Special Program for Central Asian Countries in International Relations and Public Policy

Learning the art of international negotiation: Central Asia’s next generation of movers and shakers are honing their diplomatic skills at the University of Tsukuba

Following the 1991 fall of the Soviet Union, Central Asia’s newly independent states faced the task of building diplomatic relations with their global counterparts. Decision-makers in these states were, however, understandably inexperienced in international negotiation and have been building their skills in the area ever since. In 2007, the University of Tsukuba supported by Japan’s Ministry of Education, Culture, Sports, Science and Technology, introduced an English-language master’s and scholarship program aimed at boosting their efforts and helping to expand the capabilities of practitioners in international relations and public diplomacy from Central Asia.

The program fosters fluency in the diplomatic language used by government bodies, think tanks, corporate institutions and international organizations. “Our program is designed to bring up those individuals who would eventually serve as a bridge between Japan and Central Asia,” explains Timur Dadabaev, who heads the university’s Special Program for Central Asian Studies. Fellow faculty members include the 2014 recipient of the Japan Consortium for Area Studies Award.

Dadabaev’s research has identified historical evidence of long-standing support for Japan by the Central Asian states, rooted in sympathy for victims of the atomic bombs dropped on Hiroshima and Nagasaki; an attraction to Japan’s technological innovations; and respect for work by Japanese prisoners of war held in the region after WWII. Since 1991, Japan has provided crucial technical assistance for the development of agricultural, hydrological, financial and legal systems in the region. Host to key centers of commerce such as Bukhara and Samarkand along the former Silk Road, the region offers Japan new opportunities for trade in oil, gas and uranium — but such potentially mutually beneficial partnerships remain largely untapped. “Japan has become one of the biggest official development assistance providers to Central Asia, but the penetration of private business from Japan in the region has been very limited,” explains Dadabaev, who has published several papers and books on the subject.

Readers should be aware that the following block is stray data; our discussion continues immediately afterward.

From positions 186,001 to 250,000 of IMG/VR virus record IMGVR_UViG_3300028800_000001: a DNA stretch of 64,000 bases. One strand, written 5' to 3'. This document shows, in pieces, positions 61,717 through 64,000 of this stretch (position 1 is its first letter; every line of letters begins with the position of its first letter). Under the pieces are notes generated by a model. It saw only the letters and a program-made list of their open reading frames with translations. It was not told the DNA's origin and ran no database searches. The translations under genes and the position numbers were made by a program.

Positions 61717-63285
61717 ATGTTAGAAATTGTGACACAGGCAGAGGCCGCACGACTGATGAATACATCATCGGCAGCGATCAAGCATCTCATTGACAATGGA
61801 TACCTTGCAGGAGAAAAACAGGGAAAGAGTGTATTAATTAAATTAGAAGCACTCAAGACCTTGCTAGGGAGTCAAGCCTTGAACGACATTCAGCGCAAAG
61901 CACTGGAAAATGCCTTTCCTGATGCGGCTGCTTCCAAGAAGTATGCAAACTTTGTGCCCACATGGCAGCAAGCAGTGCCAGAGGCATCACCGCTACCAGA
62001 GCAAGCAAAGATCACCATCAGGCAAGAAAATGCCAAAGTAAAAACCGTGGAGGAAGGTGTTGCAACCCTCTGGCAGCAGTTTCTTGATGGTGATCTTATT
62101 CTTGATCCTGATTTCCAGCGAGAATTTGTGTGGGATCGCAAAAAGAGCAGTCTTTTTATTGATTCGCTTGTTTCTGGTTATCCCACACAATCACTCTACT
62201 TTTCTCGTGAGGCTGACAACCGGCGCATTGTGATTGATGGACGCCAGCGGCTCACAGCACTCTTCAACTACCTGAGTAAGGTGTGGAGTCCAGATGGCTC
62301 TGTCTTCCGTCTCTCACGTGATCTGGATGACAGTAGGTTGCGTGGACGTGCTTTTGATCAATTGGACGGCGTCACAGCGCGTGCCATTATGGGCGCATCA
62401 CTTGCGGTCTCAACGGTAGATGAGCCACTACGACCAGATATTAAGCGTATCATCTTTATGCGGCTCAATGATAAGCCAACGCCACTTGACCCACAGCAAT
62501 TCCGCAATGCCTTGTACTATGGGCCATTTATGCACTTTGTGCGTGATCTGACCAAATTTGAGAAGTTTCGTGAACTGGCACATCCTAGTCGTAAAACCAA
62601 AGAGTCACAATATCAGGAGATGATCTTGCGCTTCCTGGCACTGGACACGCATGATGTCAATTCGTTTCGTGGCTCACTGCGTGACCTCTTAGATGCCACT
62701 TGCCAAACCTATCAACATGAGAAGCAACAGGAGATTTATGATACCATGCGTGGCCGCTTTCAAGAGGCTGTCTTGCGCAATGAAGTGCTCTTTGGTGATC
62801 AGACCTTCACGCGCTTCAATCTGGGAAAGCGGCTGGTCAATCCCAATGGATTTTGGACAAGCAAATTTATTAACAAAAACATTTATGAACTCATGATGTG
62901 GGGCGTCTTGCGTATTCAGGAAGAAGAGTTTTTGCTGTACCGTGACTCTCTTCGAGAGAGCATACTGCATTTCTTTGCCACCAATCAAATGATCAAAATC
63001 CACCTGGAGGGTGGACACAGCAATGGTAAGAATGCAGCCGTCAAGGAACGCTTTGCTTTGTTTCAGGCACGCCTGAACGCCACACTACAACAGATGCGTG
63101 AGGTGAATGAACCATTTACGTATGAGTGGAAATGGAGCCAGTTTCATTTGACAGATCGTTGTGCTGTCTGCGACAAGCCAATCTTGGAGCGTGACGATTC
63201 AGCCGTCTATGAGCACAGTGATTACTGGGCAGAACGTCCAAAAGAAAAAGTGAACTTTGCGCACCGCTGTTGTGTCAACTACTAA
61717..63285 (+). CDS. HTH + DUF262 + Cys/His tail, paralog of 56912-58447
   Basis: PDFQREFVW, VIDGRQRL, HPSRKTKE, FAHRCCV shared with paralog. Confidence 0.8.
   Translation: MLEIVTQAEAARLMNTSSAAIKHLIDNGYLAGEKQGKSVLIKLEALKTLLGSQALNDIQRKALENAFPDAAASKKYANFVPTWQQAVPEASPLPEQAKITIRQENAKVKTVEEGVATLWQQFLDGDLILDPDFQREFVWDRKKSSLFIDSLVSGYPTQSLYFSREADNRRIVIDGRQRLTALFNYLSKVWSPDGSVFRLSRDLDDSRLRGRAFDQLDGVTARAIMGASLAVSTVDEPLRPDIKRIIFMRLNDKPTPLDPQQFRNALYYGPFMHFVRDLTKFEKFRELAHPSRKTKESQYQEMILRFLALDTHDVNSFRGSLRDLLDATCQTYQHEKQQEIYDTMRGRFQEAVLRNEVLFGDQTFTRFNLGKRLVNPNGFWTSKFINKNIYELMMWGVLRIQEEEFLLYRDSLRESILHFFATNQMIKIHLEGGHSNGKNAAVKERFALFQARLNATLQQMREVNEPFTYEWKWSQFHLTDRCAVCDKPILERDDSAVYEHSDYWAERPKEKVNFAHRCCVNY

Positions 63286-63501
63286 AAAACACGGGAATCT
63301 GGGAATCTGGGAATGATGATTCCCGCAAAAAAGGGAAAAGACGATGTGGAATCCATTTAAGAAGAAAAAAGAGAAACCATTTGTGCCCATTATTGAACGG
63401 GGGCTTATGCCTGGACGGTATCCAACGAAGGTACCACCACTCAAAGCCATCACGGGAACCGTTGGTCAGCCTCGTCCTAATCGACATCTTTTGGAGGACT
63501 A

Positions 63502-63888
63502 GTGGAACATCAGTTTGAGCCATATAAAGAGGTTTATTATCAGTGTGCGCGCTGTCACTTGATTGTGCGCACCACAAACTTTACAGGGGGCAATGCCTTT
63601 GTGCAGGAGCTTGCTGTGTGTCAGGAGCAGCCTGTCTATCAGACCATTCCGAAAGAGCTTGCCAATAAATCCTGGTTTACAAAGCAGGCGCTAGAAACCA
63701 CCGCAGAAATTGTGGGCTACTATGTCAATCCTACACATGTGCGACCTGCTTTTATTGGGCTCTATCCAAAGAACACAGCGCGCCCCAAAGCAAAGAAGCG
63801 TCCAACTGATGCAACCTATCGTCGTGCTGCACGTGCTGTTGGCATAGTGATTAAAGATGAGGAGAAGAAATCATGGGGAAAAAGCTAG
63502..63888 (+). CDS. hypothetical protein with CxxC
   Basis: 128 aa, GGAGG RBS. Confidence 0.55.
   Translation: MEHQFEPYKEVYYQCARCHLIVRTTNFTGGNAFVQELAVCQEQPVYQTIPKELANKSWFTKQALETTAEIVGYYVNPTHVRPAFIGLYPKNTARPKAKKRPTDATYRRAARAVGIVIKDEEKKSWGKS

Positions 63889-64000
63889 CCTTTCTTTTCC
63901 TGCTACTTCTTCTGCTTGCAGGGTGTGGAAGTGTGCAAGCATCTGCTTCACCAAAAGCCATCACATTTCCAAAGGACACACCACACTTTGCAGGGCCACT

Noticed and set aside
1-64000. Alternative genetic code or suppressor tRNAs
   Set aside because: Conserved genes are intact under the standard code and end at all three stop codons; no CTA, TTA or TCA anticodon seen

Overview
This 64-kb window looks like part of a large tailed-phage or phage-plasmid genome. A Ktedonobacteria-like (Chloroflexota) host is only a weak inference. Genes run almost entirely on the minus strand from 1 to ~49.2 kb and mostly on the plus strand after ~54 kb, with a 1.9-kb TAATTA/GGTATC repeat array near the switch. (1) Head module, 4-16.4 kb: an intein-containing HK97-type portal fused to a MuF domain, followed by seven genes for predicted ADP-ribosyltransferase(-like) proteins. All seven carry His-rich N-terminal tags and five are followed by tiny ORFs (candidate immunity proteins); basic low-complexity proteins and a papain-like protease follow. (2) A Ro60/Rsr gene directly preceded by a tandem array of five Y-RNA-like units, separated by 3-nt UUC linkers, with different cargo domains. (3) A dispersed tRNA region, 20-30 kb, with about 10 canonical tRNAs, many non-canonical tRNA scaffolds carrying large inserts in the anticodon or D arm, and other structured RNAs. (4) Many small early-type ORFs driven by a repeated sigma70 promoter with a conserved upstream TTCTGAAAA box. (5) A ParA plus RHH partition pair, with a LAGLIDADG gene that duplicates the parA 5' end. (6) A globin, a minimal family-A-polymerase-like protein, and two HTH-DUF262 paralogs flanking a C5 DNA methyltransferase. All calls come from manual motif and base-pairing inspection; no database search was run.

The University of Tsukuba’s one-year Special Program for Central Asian Countries in International Relations and Public Policy is one of two English language degrees in Central Asian studies offered by the Graduate School of Humanities and Social Sciences. It accepts program applicants from Kazakhstan, Kyrgyzstan, Uzbekistan, Turkmenistan and Tajikistan. Among an annual applicant pool of almost 80, the program awards five full scholarships and offers an additional five placements for self-financed students. Candidates follow a rigorous English-language curriculum and are also encouraged to take Japanese language classes offered by the university.

“Over the course of the year, students become experts in public policy and in applying their knowledge to the resolution of a particular problem,” says Dadabaev. This involves developing skills for the day-to-day business of cultivating alliances and clinching agreements and contracts. Students build expertise in different forms of communication, from writing academic papers, engaging in conflict resolution and drafting formal documents to preparing recommendations for policymakers and debating controversial issues in international relations. They can choose from courses on Japanese foreign policy during the Cold War, state-building and social transformation in post-soviet Eurasia, theoretical approaches and tools for poverty alleviation and the role of technology and social media in international politics. They gain a strong empirical grounding about East Asia with some theoretical insight into the conceptualization of countries in the region. Their year of study culminates with a thesis on a subject of their choosing.

Graduates of the special program have gone on to work for companies in Japan or return home to join national universities, non-governmental organizations or national ministries. “We enable our students to develop working relationships in their respective areas of interest,” says Dadabaev.

For more information about this program, click here.